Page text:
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Progressive Rock CD Reviews

Carl Verheyen

Mustang Run

Review by Gary Hill

Carl Verheyen is probably best known for his tenure in Supertramp. On this new album he even covers a Supertramp song (or perhaps “rethinks” is the better description). There are a number of guest musicians here including Chad Wackerman, Stuart Hamm, Bill Evans, Gregg Bissonette, Jerry Goodman and Simon Phillips. This album is mostly fusion, but some tracks take it in other directions. This is a strong disc and has enough variety to keep it very interesting.

This review is available in book format (hardcover and paperback) in Music Street Journal: 2014  Volume 4 at lulu.com/strangesound.

Track by Track Review
Taylor's Blues

There is a great blues goes jazz vibe to this thing. At times I’m reminded just a bit of Dixie Dregs.

Julietta and the St. George
Intricate melodic guitar starts this and as the cut builds I’m reminded of Genesis just a bit. It works out to more fusion territory from there, though. They take this one through quite a few shifts and changes and it’s great high energy, melodic fusion. The Dregs come up as a reference point again, but this has a lot more than that going on, too.
Fusioneers Disease
Starting with melodic jazz, this fires out into furious and fierce fusion. It’s a real monster and one of the standouts of the set. I love the piano solo mid-track on this thing. The whole thing gets pretty crazed as they move forward from there. This thing really works through some killer changes as it continues. It’s quite a diverse ride, really.
Last Days of Autumn
More melodic fusion is the general concept here. I like this one a lot.
Amandola
This is another that makes me think of The Dregs. There is some great melodic jamming on this one.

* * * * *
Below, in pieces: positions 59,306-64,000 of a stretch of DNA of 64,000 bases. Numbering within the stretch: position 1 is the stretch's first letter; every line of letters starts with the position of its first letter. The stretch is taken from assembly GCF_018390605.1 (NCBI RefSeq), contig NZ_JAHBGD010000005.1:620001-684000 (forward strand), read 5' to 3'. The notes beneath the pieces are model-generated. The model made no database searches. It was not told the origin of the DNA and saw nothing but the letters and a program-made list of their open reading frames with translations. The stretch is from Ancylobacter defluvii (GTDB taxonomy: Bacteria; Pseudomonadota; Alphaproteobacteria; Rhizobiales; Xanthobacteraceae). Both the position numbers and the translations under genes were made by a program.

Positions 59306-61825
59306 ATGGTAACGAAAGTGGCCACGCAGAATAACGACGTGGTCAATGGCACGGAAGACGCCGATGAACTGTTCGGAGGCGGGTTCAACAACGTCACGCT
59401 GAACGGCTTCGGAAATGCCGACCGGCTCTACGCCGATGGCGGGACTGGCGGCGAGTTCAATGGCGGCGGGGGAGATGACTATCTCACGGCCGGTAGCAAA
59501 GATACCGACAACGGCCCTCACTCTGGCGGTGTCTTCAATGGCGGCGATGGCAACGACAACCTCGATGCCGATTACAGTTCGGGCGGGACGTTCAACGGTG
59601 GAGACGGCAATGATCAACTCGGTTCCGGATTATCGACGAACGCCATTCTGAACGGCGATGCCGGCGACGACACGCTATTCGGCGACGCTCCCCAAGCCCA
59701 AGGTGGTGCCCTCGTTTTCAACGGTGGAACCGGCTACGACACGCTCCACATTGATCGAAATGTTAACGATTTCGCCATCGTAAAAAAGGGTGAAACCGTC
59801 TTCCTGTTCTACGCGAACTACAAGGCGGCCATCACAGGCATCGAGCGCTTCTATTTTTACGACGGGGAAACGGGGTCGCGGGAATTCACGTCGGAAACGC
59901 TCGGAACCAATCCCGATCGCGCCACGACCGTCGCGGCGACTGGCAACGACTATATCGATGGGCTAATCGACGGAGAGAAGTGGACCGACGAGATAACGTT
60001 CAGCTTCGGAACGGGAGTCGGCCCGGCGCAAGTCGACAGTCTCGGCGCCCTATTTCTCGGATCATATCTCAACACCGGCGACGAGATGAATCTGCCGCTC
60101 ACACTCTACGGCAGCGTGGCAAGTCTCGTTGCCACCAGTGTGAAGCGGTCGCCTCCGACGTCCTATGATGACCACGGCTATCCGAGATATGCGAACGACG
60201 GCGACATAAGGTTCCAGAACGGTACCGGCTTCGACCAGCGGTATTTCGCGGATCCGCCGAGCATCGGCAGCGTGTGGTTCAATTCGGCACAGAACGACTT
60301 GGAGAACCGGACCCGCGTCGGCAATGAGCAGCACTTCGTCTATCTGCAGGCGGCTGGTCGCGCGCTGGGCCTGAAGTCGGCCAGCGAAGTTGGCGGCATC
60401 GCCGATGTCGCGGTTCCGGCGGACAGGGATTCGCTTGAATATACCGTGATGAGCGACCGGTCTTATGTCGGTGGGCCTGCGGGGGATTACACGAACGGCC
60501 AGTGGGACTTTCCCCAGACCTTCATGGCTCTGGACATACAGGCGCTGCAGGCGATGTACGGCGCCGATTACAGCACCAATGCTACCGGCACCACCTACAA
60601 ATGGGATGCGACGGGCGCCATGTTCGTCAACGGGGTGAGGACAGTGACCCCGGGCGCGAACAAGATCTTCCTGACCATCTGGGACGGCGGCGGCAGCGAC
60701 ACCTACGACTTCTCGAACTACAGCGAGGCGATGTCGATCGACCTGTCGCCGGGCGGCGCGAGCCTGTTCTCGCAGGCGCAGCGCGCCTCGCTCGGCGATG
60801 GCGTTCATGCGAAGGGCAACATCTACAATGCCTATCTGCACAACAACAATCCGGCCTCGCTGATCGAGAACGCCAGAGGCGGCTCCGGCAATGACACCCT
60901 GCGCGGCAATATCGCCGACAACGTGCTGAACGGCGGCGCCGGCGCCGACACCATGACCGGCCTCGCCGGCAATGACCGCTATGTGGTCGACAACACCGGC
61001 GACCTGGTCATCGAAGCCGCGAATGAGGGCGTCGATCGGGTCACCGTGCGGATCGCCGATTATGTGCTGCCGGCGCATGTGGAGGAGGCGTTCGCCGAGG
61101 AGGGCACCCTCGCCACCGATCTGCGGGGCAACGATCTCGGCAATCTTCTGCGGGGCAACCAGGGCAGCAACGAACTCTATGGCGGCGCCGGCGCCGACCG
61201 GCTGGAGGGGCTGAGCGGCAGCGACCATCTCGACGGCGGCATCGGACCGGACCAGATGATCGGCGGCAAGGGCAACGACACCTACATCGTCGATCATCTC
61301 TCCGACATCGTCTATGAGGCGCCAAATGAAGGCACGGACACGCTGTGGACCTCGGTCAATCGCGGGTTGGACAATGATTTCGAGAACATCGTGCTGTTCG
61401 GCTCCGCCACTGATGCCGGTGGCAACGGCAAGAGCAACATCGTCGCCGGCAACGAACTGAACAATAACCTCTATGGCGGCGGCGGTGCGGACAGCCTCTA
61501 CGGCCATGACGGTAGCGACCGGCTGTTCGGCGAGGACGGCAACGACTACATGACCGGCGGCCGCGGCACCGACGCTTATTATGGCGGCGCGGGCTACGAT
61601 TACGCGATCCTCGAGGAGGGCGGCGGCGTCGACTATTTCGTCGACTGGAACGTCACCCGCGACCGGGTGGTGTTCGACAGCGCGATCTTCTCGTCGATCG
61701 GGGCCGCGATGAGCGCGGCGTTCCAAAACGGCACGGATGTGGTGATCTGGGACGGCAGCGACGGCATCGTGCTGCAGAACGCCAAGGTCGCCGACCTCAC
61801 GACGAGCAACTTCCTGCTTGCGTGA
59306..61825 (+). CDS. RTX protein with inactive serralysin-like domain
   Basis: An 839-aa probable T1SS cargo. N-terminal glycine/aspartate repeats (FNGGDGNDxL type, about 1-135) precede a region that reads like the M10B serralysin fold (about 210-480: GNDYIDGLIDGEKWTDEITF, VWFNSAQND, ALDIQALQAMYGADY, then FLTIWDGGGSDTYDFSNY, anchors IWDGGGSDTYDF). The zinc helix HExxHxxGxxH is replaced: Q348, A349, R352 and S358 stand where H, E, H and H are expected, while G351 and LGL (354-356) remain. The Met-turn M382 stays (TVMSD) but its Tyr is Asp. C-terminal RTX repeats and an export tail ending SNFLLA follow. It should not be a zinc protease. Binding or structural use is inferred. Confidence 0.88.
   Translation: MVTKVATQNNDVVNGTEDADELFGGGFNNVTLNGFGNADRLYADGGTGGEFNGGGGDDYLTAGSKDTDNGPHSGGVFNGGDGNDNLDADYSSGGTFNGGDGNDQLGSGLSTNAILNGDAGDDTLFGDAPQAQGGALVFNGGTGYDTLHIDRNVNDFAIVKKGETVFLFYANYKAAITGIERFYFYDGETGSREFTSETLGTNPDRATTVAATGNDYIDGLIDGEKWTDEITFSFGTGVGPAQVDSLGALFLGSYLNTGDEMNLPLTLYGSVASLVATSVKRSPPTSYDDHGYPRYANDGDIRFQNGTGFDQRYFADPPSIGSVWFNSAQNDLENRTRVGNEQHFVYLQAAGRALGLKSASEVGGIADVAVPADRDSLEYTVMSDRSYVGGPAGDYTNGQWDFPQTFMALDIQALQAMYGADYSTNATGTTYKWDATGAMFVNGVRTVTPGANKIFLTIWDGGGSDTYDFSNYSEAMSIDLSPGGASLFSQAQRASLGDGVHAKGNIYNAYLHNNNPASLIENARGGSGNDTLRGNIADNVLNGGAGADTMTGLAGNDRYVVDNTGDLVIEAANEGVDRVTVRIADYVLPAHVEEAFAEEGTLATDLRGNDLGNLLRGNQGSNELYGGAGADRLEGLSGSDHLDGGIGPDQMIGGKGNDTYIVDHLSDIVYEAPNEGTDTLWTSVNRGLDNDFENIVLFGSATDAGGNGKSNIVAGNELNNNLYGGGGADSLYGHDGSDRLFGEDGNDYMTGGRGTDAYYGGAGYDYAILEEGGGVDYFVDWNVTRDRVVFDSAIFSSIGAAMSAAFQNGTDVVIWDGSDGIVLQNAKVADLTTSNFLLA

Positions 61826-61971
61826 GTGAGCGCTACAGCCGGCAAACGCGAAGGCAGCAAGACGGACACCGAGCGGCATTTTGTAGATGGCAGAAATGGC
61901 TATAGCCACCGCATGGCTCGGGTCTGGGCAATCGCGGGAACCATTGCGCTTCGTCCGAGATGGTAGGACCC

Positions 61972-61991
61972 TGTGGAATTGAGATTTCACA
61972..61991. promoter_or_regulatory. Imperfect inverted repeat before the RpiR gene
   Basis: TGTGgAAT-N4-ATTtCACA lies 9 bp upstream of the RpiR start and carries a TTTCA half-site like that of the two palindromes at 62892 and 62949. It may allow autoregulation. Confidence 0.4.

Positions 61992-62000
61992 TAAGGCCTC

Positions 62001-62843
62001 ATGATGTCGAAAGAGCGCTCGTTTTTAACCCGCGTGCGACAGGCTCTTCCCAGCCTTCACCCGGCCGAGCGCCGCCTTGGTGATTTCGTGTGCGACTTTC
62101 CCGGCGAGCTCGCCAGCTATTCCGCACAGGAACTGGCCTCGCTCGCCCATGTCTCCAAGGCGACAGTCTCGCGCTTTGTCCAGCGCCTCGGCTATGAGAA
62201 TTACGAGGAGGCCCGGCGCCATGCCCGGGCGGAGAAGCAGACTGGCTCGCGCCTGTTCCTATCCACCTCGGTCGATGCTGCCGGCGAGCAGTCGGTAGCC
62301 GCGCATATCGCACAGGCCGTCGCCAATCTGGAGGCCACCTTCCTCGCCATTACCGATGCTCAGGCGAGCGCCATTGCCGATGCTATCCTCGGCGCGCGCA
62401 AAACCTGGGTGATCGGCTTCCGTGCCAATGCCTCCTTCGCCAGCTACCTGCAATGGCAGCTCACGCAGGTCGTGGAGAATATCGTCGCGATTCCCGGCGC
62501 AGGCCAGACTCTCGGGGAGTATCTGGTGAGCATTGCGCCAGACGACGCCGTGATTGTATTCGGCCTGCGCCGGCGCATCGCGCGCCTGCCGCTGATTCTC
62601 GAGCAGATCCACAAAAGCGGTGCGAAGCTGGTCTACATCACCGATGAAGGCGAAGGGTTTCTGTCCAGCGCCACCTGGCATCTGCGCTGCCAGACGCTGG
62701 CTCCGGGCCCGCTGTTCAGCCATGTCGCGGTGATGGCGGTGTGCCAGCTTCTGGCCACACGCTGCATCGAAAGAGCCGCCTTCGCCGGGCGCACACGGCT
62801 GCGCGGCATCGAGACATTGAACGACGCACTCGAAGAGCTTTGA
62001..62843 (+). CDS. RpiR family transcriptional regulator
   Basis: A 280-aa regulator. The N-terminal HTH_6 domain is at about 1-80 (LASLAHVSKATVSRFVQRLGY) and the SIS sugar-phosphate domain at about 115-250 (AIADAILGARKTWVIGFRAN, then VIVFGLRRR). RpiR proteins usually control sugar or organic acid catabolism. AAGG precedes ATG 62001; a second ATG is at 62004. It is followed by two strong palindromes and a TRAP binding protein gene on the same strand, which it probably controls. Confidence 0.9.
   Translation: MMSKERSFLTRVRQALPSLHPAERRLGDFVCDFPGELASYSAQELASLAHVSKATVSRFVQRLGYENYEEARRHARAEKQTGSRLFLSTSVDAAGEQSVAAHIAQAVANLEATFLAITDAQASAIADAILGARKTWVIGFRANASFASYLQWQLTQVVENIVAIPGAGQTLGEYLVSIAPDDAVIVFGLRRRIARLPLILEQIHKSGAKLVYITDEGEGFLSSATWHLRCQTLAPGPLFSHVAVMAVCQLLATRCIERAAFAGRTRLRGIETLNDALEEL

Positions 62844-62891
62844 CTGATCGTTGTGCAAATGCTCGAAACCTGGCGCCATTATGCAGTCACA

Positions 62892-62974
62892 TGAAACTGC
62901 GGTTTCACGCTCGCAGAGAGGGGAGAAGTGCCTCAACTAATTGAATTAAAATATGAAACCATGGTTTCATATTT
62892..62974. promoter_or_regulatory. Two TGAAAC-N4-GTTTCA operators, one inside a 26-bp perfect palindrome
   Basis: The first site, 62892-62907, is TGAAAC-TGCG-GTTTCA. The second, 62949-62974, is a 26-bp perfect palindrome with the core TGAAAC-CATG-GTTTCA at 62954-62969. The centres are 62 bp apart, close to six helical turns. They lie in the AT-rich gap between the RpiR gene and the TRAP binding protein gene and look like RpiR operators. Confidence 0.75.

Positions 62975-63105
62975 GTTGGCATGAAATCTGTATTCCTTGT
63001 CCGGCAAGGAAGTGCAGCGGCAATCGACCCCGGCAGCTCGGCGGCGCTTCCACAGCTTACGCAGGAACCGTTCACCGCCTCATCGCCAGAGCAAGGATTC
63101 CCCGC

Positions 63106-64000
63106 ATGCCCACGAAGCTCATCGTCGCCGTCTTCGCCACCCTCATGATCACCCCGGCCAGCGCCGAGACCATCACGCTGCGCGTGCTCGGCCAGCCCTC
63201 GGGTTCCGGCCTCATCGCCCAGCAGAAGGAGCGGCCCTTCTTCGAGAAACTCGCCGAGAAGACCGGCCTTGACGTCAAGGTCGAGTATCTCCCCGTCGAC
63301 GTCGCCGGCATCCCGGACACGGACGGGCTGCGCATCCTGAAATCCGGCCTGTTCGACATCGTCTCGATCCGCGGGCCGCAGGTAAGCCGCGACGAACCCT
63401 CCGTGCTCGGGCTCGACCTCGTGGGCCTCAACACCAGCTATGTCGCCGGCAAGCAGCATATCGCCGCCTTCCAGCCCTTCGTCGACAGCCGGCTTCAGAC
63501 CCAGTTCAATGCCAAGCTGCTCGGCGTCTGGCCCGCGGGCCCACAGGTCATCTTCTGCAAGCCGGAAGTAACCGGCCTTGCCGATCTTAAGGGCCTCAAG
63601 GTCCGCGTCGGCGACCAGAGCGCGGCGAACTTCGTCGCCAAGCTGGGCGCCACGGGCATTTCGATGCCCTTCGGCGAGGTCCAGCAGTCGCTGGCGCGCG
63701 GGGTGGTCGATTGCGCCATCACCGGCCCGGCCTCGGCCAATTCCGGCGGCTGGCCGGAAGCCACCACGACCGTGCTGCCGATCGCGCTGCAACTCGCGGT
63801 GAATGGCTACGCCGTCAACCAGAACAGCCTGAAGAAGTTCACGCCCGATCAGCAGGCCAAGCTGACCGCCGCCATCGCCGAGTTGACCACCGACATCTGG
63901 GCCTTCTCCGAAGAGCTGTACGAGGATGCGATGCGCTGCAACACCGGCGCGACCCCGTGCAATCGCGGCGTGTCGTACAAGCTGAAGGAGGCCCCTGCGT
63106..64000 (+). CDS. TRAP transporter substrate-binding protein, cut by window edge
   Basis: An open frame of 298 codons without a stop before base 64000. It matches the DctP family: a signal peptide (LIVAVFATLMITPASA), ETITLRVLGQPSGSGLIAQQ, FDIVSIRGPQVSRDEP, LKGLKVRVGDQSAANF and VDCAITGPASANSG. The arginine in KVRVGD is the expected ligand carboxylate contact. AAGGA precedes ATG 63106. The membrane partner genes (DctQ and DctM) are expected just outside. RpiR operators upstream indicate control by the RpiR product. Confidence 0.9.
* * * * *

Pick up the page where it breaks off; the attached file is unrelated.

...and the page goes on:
Bloody Well Right
Here Verheyen revisits his Supertramp roots. This includes some vocals and saxophone. This is served up as a bluesy, guitar driven tune. I like this rendition. Sure, I prefer the original, but this is a great twist on it. The smoking hot guitar solo dominated instrumental section leading to the end is especially hot.
Riding the Bean
Here we’ve got more of country rock meets fusion sort of jam. This is energetic and fun. There are a number of different twists and turns. I love the short funky bass dominated section in particular. Later in the track, it shifts to mellower progressive rock stylings that hold it for a while.
Passage to Run
Melodic fusion combines with an instrumental prog rock type sound on this piece. It’s a really killer with some inspired instrumental work. Again I could see comparisons being made to The Dregs at times on this piece. It’s got some particularly inspired instrumental work and just plain rocks. There are moments here that make me think of Jean-Luc Ponty, too.
Mustang Run
The melodic fusion on this is a bit on the funky side at times. I love the rubbery bass line running under much of this thing. The piece keeps shifting and changing and evolving as they work through it.
Fourth Door on the Right
The bass leads us out here. They launch into some killer fusion from there. The guitar soloing on this thing reaches some seriously soaring heights. The saxophone also gets an inspired (and extended) solo on this piece.
Spirit of Julia
The melodic jamming on this is great. It’s got a bit more of a blues vibe to it than anything else, but ultimately this is still fusion.
 
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